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Journal of Advanced Transportation
Volume 2018, Article ID 3156137, 17 pages
Research Article

Studying the Topology of Transportation Systems through Complex Networks: Handle with Care

1Centro de Tecnología Biomédica, Universidad Politécnica de Madrid, 28223 Madrid, Spain
2Faculdade de Ciências e Tecnologia, Departamento de Engenharia Electrotécnica, Universidade Nova de Lisboa, 2829-516 Lisboa, Portugal
3National Key Laboratory of CNS/ATM, School of Electronic and Information Engineering, Beihang University, 100191 Beijing, China
4National Engineering Laboratory for Integrated Transportation Big Data Center, 100191 Beijing, China
5Beijing Advanced Innovation Center for Big Data-Based Precision Medicine, Beihang University, 100083 Beijing, China

Correspondence should be addressed to Xiaoqian Sun; nc.ude.aaub@qxnus

Received 11 June 2018; Accepted 8 August 2018; Published 19 August 2018

Academic Editor: Samiul Hasan

Copyright © 2018 Massimiliano Zanin et al. This is an open access article distributed under the Creative Commons Attribution License, which permits unrestricted use, distribution, and reproduction in any medium, provided the original work is properly cited.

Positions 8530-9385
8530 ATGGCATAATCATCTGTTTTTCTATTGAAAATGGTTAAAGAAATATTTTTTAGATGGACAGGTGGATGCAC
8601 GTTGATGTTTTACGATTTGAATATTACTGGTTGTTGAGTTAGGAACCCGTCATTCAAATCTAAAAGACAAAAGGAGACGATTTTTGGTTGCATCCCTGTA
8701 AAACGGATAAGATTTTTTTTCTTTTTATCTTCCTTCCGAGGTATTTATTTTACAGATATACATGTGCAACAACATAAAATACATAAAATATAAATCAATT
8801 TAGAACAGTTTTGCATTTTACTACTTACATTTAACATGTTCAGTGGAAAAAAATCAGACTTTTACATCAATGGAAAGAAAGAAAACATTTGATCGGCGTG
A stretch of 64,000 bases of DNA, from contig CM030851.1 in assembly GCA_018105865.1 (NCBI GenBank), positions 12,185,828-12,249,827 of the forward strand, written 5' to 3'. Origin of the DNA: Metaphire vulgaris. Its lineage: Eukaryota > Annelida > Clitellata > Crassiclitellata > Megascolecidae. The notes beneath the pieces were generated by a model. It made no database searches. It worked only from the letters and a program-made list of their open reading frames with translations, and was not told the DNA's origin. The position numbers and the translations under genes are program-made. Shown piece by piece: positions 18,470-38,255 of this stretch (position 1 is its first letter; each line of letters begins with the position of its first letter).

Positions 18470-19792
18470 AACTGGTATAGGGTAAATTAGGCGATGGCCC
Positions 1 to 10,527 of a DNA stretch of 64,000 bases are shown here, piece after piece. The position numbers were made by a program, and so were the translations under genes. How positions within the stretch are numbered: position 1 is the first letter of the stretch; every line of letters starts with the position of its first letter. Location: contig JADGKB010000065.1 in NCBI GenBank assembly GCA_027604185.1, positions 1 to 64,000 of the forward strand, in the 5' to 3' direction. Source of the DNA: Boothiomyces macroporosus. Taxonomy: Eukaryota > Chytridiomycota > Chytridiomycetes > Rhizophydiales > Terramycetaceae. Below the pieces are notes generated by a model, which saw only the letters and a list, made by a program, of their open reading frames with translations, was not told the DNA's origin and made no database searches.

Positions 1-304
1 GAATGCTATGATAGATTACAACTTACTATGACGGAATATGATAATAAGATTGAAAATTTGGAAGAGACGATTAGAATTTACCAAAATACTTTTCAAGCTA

The introduction of complex network concepts in the study of transportation systems has supposed a paradigm shift and has allowed understanding different transport phenomena as the emergent result of the interactions between the elements composing them. In spite of several notable achievements, lurking pitfalls are undermining our understanding of the topological characteristics of transportation systems. In this study, we analyse four of the most common ones, specifically related to the assessment of the scale-freeness of networks, the interpretation and comparison of topological metrics, the definition of a node ranking, and the analysis of the resilience against random failures and targeted attacks. For each topic we present the problem from both a theoretical and operational perspective, for then reviewing how it has been tackled in the literature and finally proposing a set of solutions. We further use six real-world transportation networks as case studies and discuss the implications of these four pitfalls in their analysis. We present some future lines of work that are stemming from these pitfalls and that will allow a deeper understanding of transportation systems from a complex network perspective.